Many years ago when I first started studying Tibetan Buddhism and was looking for recommendations for cool, magic oriented, Lamas I had the good fortune to sit privately and get some advice from Glenn Mullin. He gave it some thought and said “well you could go with a Nyingma Lama but unless they knew you they would make you do that rediculous Ngondro…”. Ngondro just means going forth, but when most people use it they are referring to a series of practices that begins with making 100,000 prostrations. Many Lamas treat this as a pre-req for teachings, and I was curious about this statement so I stopped him right there and asked him what he meant, and I can’t remember his exact wording so I won’t quote it, but it was something like this:
Ngondro was basically developed to keep monks busy. You get a bunch of little reprobate kids from bandit tribes that become monks at an early age and if you don’t give them something to do all day they start stabbing each other. Telling a 12 year old monk to do 100,000 prostrations is one thing, telling an overweight 30 year old American to do that is something else entirely.
This taught me an important lesson not only about Buddhism but religion and ritual in general - always keep motivation in mind.
As Magicians we are very often looking to the past as well as to foreign lands for resources. In the 80′s and 90′s the tendency was for magicians to reject anything that took to long, seemed overly religious, or that they simply did not like. Since the new millennium the tendency has been exactly the opposite: accept anything and everything that a text or tradition dictates as if it was holy writ. Of course I am exaggerating a bit but we should be on guard against either one of these extremes.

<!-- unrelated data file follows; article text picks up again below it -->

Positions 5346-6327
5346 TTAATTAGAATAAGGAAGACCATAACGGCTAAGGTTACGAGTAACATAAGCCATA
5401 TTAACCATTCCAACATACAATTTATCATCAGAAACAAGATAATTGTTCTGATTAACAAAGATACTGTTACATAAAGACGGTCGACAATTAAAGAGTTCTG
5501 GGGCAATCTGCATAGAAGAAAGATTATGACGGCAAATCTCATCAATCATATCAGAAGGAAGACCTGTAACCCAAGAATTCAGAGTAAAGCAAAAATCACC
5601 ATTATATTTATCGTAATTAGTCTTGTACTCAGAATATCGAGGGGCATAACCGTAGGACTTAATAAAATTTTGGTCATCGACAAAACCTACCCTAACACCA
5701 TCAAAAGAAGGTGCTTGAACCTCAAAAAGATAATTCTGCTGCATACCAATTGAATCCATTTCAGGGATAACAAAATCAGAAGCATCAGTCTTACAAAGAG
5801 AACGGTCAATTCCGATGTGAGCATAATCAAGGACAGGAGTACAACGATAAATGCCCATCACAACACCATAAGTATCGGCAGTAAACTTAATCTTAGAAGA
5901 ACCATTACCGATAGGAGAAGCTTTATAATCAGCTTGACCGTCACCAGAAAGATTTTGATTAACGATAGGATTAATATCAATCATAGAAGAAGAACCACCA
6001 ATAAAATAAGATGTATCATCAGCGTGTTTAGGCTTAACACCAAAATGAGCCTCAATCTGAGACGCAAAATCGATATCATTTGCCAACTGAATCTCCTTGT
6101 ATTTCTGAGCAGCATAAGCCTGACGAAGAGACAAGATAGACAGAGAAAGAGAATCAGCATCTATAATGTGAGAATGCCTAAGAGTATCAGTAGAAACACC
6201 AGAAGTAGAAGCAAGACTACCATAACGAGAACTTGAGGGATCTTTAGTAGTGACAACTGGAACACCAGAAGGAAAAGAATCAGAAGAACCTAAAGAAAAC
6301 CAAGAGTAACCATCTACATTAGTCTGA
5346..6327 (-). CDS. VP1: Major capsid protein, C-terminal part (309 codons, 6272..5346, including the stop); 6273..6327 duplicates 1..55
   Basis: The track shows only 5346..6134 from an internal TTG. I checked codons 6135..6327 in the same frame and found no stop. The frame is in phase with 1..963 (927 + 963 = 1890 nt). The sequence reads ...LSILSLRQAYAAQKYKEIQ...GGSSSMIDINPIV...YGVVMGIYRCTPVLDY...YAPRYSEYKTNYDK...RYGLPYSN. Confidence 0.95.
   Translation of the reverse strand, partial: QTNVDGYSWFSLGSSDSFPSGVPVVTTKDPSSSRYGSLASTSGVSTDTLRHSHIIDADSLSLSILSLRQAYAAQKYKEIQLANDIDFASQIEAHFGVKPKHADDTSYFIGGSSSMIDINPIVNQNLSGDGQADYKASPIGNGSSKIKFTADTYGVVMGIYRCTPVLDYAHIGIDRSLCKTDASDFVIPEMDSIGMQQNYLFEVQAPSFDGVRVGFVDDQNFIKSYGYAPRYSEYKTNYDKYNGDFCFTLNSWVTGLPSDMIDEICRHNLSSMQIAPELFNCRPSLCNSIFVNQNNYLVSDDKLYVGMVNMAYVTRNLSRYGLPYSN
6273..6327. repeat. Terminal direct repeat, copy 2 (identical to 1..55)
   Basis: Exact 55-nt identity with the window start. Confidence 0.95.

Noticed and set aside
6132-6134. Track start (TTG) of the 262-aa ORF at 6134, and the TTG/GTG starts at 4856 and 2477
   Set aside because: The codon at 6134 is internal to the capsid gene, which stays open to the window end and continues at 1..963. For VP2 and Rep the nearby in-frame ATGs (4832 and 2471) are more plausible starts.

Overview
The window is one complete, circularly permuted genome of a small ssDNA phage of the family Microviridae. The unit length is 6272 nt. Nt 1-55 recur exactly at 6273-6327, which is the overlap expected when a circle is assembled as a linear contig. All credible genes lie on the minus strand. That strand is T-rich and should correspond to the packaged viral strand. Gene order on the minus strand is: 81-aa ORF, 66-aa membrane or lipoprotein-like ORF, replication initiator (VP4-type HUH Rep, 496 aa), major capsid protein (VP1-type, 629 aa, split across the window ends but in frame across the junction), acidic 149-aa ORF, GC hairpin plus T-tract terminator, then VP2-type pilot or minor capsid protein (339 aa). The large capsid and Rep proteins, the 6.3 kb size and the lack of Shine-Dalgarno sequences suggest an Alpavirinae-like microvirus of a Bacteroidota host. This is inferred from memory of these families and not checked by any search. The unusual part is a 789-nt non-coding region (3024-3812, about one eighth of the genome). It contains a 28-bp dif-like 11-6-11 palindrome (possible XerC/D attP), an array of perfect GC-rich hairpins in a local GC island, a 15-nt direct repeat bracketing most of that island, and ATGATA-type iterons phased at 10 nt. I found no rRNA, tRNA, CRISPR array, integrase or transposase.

When adopting or adapting rituals and exercises into my life I try to keep in mind the motivations of the people who established them. I ask questions:
Was this designed by a career magician? Instructions to repeat a mantra for six full days, or require lots of expensive equipment, might be presented that way because it is necessary for the result or it might be because it is something that someone can justify charging a client for.
Are there politics involved? For instance you would have to be blind to think that the fact Tibet was a Theocracy has nothing to do with the overwhelming emphasis on Guru Yoga.
Was this designed to fill time? As mentioned above, Monks, Nuns, and even Lodge members have to have something to do to fill time.
Was this cut to short to save time? Just as a ritual might run long to keep young monks busy, some rituals I have seen are cut much too short in order to fit into busy schedules.
Was this meant to be hidden? Some rituals involve hidden images, ordinary items, or other methods that would be useful from hiding the practice from the prying eyes. A concern that would have been dire in other times and places, but less so here and now. A debate in many ATR’s right now is whether or not Catholic Saint representations of Orishas and Loa should be abandoned because there is now the ability to worship openly. Sex Magic rites that would have been scandalous 100 years ago now seem tame when compared to what you can find on the net.
There are too many questions to list them all here, but the next time you are examining a grimoire, papryri, or other text think about the people that wrote it, the culture that they came from, the job they had, and what exactly they were trying to accomplish.